"It does a little bit. We ran well at Chicago, and Kansas is a similar track. The difference is that Kansas is a little bit narrower than Chicago. We're bringing back the same car we had at Chicago, so I know we're hoping to have the same result. The only thing that can help fix the disappointment of the last couple of weeks will be to win."
The Kansas race has been won on fuel mileage the last two years. What have you learned about saving fuel? Is it a matter of saving it, or just being in a position where you can gamble at the end of the race?
"It's probably just a matter of either being in a position to gamble more times than not. When you are trying to conserve fuel, it is pretty much all on luck. You try to roll out of the gas early and be smooth getting back to it. You will probably save a drop here or there, but nothing that is going to make a big difference. I think four times in my career I have tried, but I didn't make it on three of them. It depends on the scenario. If you are short by three laps with 60 laps to go and you go green the rest of the way, if you start saving, you will go for it. But if you are short five laps, if there is no other way but to stop, you might as well come in early and then go for it."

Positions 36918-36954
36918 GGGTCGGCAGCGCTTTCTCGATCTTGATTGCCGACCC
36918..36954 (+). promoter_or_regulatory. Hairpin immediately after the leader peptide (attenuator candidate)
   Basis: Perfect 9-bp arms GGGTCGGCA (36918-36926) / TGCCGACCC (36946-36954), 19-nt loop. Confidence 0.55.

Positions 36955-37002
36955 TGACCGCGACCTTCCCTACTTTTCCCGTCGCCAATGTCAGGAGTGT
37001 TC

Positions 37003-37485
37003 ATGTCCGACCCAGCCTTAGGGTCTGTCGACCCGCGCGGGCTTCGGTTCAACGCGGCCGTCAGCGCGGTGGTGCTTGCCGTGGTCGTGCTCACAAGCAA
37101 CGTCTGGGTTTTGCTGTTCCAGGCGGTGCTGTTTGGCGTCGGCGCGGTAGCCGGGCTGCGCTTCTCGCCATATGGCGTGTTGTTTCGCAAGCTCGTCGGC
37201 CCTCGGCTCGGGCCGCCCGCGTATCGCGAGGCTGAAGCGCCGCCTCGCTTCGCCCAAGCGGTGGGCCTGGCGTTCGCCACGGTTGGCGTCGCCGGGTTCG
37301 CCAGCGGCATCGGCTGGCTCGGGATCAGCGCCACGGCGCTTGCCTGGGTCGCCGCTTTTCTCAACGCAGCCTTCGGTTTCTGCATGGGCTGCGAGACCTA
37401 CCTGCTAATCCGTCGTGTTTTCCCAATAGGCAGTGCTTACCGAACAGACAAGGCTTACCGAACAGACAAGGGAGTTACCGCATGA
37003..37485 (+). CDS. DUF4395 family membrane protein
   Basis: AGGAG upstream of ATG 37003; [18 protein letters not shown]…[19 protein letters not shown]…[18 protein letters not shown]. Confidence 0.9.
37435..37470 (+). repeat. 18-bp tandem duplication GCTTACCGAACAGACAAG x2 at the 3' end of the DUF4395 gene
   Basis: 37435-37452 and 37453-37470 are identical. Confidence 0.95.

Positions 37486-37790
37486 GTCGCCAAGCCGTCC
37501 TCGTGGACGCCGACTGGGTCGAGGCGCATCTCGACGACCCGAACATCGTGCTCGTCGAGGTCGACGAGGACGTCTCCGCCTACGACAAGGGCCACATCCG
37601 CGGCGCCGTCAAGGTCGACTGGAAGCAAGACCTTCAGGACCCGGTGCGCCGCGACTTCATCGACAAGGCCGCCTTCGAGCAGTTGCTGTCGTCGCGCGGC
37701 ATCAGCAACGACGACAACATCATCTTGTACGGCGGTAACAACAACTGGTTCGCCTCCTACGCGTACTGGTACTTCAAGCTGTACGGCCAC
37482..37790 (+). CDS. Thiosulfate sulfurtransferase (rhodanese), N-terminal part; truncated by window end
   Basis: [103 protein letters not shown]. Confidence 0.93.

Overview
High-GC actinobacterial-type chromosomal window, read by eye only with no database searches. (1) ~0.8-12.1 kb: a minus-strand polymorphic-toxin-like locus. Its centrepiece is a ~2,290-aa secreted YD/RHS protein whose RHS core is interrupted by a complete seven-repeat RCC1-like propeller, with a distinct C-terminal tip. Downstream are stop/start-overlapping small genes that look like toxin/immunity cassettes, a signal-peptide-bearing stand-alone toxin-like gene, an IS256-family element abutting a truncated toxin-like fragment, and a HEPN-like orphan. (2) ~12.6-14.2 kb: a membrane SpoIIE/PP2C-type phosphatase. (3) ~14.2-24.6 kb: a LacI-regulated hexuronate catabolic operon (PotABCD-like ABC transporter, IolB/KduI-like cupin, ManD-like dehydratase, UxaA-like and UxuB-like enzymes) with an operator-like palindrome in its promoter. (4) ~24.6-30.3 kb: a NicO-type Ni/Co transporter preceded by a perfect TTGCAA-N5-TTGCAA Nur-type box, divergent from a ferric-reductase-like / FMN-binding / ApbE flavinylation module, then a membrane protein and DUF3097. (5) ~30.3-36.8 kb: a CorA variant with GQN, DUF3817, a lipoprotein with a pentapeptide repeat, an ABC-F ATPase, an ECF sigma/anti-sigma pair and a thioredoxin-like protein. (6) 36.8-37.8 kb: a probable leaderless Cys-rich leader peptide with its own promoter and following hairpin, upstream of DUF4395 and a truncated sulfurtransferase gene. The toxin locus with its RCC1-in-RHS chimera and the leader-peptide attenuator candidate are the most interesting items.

Even though you've won eight races so far, does the Chicagoland win stick out in your mind more than the others?